Julian was kind enough to answer my questions about the series. It's this kind of thoughtfulness, insight, and love of comics that makes Martian Comics
Why Martian Comics? What was your original motivation for the series?
But I love the title "Martian Comics!" It's such a throwback to things like Adventure Comics or Action Comics. And I meant that title as a kind of umbrella designation, indicating that we're building a universe here that's bigger than any single story.
What does "The Canals of Earth" bring to the series?
In terms of the larger series, this story occurs thousands of years prior to almost anything we've seen so far. Martian Comics is simultaneously running "The Girl from Mars" and these other stories. Those stories are part of a large short story collection. "The Canals of Earth" would be a very early story in that collection, in which we see Mars-Earth relations grow and change over millennia (and see lots of other stuff evolve too!).
"The Canals of Earth" does give us our earliest depiction of Martian society, a glimpse of early Martian religion, and reference to a Martian city we've never seen before. We're building something big. But you can enjoy "The Canals of Earth" without any previous knowledge! It's just a good sci-fi story.
What does the sophisticated reader take away from Martian Comics? What are you hoping they take away?
Second, I hope that people take away a kind of mind-bending way of imagining a very foreign perspective. We're not on Earth in this story. We're looking at how Mars has seen and imagined Earth. We're decentralized. And we're seeing Martians imagine that people on Earth would look like them. We're seeing how Martian science-fiction is a projection of Martian anxieties, and it's laughable but wonderful, in that old-school sci-fi way. Readers might be tempted to study the history of science-fiction after this issue! But I like this idea of a totally decentralized story, in which we're seeing a parallel of our own history but through alien eyes, and the entire story is this sort of distorted mirror that puts our own anthropocentric tendencies in stark relief. And maybe, just maybe, through that, some readers might see a parable of our own anthropocentrism and the need to imagine other perspectives! Maybe. In any case, there are things to think about here, places for the readers' brains to go! And I like giving readers these experiences, and seeing what they think about, which is never exactly what I'd think about -- and that's great!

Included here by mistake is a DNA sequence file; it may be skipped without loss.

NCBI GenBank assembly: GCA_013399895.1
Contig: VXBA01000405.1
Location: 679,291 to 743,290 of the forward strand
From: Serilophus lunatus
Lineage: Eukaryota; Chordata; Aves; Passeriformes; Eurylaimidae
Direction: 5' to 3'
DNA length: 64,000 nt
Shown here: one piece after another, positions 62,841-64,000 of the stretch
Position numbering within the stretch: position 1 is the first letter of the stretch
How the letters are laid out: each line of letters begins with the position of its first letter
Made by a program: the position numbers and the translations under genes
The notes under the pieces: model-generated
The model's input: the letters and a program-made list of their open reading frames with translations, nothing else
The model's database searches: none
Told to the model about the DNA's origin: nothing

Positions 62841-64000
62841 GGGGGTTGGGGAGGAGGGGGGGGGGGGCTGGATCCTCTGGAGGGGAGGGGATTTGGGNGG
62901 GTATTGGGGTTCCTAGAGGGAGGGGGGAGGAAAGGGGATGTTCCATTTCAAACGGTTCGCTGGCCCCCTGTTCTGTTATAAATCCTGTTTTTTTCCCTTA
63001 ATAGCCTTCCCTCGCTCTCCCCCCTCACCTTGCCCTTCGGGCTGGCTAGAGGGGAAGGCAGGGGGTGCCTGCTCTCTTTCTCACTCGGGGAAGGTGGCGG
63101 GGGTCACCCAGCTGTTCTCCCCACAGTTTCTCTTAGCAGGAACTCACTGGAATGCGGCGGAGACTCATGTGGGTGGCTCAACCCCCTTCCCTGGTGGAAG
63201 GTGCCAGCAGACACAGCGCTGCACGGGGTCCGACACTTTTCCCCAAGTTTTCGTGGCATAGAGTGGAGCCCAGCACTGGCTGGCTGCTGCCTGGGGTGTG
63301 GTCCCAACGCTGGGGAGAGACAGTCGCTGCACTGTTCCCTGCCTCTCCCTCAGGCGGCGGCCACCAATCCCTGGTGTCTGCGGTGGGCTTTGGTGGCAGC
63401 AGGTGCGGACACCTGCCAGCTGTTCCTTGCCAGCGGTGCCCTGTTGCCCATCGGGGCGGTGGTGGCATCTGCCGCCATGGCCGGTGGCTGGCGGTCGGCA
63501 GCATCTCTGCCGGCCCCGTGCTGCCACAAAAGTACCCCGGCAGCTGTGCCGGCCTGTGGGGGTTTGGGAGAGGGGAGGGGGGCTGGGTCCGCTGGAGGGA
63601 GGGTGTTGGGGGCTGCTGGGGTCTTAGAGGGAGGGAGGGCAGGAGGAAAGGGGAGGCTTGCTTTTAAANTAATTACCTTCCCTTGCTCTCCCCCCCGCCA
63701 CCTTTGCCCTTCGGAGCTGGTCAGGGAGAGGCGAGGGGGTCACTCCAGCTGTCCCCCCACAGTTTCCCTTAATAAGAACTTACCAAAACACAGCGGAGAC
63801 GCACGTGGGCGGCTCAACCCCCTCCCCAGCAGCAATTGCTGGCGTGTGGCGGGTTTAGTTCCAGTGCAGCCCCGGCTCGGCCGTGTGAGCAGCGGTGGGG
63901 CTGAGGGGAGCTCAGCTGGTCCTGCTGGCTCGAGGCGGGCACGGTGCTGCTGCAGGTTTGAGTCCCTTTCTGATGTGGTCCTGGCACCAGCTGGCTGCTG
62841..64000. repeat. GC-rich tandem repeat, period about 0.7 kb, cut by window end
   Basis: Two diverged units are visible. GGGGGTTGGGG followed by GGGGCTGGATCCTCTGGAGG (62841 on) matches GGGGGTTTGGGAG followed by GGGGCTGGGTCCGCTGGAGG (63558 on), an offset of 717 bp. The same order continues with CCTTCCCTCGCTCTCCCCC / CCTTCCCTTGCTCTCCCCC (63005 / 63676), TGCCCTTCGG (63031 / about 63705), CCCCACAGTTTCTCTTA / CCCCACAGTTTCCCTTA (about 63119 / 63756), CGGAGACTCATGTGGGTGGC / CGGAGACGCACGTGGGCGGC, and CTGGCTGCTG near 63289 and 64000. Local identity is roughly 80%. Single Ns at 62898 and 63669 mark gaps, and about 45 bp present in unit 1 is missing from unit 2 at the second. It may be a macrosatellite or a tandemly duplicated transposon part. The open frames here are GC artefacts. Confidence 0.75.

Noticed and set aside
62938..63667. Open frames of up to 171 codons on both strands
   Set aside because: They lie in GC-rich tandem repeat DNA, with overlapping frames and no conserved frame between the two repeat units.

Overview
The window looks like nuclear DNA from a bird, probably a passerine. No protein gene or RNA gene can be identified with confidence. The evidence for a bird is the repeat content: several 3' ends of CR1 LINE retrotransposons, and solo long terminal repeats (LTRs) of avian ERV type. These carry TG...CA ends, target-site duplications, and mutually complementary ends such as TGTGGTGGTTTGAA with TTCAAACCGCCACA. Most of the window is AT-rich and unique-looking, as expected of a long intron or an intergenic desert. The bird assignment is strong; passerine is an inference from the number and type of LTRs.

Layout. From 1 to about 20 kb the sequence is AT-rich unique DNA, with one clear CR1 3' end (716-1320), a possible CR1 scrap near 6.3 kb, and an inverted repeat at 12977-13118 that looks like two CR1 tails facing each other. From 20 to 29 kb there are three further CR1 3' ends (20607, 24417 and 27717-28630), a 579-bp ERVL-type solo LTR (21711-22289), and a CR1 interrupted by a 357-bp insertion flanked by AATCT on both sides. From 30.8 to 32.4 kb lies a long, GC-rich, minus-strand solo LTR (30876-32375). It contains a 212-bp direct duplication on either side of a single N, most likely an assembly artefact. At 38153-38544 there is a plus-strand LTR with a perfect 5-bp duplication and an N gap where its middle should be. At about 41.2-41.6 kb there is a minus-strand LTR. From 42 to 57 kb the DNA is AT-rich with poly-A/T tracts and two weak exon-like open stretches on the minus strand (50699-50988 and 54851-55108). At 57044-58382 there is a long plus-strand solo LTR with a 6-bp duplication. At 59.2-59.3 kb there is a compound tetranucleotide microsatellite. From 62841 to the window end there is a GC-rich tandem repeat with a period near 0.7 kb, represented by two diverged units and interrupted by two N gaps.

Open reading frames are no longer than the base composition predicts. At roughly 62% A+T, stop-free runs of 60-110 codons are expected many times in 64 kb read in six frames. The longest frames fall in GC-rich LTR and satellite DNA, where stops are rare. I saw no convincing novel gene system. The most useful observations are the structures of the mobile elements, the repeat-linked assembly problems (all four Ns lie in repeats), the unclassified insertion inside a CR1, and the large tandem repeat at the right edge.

Third, on a more meta level, I hope the sophisticated reader sees a comic that demonstrates that comics can do this -- make people think. So many of the comics that have most affected me were intelligent. Certainly, the truly classics are. And I think you can be intelligent and entertaining at the same time. But I think that there's a perception that most of the smart comics being made are autobiographical or "non-genre," whereas the genre work tends to be flashy but a little thoughtless. Martian Comics is here to say, "No, you can do smart -- even really smart -- sci-fi comics that are still sci-fi, and unembarrassed about their genre, and fun!" "The Canals of Earth," in particular, really reminds me of some issues of Planetary, which was intelligent and played with genre and had the same sort of mix of smart fun. Comics can do this. We know that. And we need to get back to it.